BRUSSELS (Reuters) - North Korea is wrong to proclaim that war is imminent and should heed international demands regarding its nuclear and ballistic missile programmes, the European Union (EU) plans to say in a diplomatic message.
The EU’s note, agreed by the bloc’s 27 member governments on Tuesday, is a response to a warning by North Korea last week that it could not guarantee the safety of diplomats in the country after April 10.
North Korea, which has made a series of threats of an imminent conflict against the United States and South Korea, also asked embassies last week to consider moving staff out of the country.
Seven EU countries - Germany, Sweden, Britain, Poland, the Czech Republic, Bulgaria and Romania - have embassies in Pyongyang.
These countries were considering their response to North Korea’s warning but none was currently planning to evacuate any staff, an EU official said.
However, the EU as a whole will also send a diplomatic reply to the North Korean foreign ministry, EU diplomats said. The note is expected to be delivered on Wednesday by the Swedish embassy in Pyongyang.
One EU diplomat said the note underlined the need for North Korea to act sensibly and rejected “its analysis that full-scale war is imminent”.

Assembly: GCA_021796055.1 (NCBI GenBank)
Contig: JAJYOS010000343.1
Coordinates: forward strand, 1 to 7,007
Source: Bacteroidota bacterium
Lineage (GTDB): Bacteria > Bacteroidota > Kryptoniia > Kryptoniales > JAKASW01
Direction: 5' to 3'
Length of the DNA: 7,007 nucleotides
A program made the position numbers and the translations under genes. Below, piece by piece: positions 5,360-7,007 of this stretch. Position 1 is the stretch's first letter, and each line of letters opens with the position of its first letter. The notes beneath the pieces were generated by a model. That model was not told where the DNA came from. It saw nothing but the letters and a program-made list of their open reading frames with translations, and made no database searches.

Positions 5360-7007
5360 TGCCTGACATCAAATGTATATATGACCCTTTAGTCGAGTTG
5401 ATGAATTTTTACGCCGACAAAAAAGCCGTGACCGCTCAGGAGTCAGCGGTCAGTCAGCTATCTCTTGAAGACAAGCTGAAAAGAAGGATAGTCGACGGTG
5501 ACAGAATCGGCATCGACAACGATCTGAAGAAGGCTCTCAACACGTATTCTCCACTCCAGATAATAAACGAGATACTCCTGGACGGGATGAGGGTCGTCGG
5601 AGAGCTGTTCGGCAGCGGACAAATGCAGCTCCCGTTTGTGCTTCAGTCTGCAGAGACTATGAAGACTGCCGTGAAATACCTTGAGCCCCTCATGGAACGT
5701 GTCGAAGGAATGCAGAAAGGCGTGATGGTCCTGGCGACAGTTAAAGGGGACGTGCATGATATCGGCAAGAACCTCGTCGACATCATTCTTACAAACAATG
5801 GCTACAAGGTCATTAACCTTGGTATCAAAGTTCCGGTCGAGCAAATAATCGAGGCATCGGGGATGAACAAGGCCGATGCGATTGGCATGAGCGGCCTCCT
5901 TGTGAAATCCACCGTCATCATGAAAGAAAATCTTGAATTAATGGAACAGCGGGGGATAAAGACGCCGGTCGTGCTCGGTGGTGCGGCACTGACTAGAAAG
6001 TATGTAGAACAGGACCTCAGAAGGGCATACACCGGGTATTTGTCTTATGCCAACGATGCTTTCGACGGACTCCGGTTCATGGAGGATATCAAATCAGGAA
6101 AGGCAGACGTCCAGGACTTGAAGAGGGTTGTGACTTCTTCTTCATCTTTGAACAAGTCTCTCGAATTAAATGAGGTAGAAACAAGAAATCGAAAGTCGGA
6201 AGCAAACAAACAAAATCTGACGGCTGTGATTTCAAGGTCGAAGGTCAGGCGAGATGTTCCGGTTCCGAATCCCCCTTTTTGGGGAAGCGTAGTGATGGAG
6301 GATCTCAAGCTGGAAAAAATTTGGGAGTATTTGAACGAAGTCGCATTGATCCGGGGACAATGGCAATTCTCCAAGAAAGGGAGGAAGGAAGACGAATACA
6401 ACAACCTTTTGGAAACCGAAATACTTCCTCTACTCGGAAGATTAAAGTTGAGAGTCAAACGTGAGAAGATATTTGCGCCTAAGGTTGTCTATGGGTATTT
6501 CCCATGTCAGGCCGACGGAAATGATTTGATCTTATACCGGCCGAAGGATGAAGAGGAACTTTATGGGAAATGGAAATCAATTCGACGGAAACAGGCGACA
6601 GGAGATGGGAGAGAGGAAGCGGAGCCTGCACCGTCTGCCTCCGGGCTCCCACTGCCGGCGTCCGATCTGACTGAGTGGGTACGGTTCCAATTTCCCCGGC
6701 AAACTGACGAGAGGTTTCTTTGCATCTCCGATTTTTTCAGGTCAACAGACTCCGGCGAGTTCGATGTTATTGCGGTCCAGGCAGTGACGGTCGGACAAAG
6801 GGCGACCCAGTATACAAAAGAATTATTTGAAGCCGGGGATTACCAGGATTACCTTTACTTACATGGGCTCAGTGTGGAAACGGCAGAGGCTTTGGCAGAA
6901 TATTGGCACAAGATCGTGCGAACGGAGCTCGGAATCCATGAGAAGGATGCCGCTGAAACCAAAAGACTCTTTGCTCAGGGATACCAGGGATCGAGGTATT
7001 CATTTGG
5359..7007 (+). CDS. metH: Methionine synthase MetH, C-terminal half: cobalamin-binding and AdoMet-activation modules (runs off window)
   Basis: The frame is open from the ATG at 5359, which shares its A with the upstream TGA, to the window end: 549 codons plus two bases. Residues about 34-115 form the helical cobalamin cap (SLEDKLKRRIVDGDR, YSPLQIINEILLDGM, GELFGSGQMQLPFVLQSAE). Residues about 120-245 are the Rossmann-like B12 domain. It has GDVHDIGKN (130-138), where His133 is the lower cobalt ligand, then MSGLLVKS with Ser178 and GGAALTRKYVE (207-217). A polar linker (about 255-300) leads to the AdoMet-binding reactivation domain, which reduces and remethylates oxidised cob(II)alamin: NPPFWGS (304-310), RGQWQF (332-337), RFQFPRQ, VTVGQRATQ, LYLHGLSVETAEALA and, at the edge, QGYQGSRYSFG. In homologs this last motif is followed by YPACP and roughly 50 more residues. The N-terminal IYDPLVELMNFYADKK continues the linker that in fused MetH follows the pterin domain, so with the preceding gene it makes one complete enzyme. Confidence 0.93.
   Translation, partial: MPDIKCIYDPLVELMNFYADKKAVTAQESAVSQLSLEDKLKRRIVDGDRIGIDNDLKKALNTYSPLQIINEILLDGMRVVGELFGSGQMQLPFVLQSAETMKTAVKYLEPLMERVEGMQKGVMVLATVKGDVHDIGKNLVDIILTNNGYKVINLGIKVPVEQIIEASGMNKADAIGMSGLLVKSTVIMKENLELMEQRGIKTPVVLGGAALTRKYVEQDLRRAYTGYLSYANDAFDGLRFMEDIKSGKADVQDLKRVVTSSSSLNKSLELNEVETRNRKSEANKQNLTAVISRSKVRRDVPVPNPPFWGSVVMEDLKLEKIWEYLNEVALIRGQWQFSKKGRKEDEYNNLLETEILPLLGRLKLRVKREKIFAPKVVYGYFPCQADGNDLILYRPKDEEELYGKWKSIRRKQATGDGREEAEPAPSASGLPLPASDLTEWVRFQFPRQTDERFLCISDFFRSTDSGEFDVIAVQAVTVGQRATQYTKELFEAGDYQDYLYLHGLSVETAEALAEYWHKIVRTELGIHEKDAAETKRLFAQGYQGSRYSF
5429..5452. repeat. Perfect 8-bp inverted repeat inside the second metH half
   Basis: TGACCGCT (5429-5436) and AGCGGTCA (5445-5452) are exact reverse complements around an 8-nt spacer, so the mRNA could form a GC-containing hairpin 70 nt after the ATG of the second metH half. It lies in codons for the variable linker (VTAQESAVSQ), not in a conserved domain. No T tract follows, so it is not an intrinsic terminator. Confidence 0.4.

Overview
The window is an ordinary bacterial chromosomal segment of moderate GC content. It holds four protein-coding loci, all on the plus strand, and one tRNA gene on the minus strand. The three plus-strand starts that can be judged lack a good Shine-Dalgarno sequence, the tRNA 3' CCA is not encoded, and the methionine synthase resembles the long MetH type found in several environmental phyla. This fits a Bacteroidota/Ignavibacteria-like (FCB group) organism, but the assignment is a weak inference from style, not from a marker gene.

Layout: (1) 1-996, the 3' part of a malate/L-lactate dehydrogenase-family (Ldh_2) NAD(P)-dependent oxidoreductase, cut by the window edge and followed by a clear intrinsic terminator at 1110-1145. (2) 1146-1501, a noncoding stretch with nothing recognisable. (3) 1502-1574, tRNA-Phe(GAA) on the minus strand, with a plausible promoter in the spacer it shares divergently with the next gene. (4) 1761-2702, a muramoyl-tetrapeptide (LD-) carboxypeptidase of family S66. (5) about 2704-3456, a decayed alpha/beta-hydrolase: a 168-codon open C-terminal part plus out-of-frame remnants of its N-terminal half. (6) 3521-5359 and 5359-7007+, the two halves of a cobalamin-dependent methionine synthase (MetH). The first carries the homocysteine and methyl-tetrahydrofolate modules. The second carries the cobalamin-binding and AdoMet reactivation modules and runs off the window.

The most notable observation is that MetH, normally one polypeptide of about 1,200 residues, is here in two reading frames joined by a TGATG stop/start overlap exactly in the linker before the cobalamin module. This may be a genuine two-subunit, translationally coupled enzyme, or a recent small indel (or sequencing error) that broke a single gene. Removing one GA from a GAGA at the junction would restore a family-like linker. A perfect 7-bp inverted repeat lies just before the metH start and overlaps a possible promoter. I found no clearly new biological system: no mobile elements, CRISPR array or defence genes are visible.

Another diplomat said the note reminded North Korea of the series of United Nations Security Council resolutions passed in recent years imposing sanctions on Pyongyang over its nuclear and ballistic missile programmes.
The note will remind North Korea of its obligations under the Vienna Convention, which sets rules for the treatment of diplomats, and say that the EU disagrees with North Korean views about outside threats to the country, the diplomat said.
The note comes as EU governments discuss imposing additional sanctions on North Korea after it staged a third nuclear test on February 12.
An EU official said on Tuesday that the bloc would soon adopt U.N. sanctions approved in March after the nuclear test. EU member states are also discussing whether to impose further sanctions, over and above the U.N. ones.
Reporting by Adrian Croft and Justyna Pawlak; Editing by Michael Roddy